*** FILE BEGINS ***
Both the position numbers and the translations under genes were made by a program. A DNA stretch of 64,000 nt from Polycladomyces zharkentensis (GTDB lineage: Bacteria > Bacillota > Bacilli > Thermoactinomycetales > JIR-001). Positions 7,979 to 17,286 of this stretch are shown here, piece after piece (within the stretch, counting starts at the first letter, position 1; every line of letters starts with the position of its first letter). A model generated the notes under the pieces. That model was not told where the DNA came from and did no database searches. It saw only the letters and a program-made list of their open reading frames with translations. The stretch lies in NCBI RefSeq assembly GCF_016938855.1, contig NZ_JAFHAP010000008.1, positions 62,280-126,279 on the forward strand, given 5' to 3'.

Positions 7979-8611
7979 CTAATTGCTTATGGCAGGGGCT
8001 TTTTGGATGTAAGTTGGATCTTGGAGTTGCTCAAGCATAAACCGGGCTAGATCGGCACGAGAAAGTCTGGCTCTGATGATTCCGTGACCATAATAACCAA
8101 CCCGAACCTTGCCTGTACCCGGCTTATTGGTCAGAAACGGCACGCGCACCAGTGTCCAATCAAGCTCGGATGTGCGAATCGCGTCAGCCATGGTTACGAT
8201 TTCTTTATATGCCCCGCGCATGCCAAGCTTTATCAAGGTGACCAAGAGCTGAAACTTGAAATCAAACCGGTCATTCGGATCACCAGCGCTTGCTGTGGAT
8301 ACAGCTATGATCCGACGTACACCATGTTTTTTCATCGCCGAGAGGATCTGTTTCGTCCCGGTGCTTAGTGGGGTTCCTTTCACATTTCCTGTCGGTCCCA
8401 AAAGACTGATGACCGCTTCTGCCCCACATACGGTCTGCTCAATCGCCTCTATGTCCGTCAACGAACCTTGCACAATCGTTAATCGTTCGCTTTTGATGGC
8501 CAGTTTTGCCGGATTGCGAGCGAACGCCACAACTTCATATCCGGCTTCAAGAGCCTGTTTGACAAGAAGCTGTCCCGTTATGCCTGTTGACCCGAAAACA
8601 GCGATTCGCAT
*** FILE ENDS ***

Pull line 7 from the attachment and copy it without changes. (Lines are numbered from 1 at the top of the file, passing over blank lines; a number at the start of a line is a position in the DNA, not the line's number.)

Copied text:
8301 ACAGCTATGATCCGACGTACACCATGTTTTTTCATCGCCGAGAGGATCTGTTTCGTCCCGGTGCTTAGTGGGGTTCCTTTCACATTTCCTGTCGGTCCCA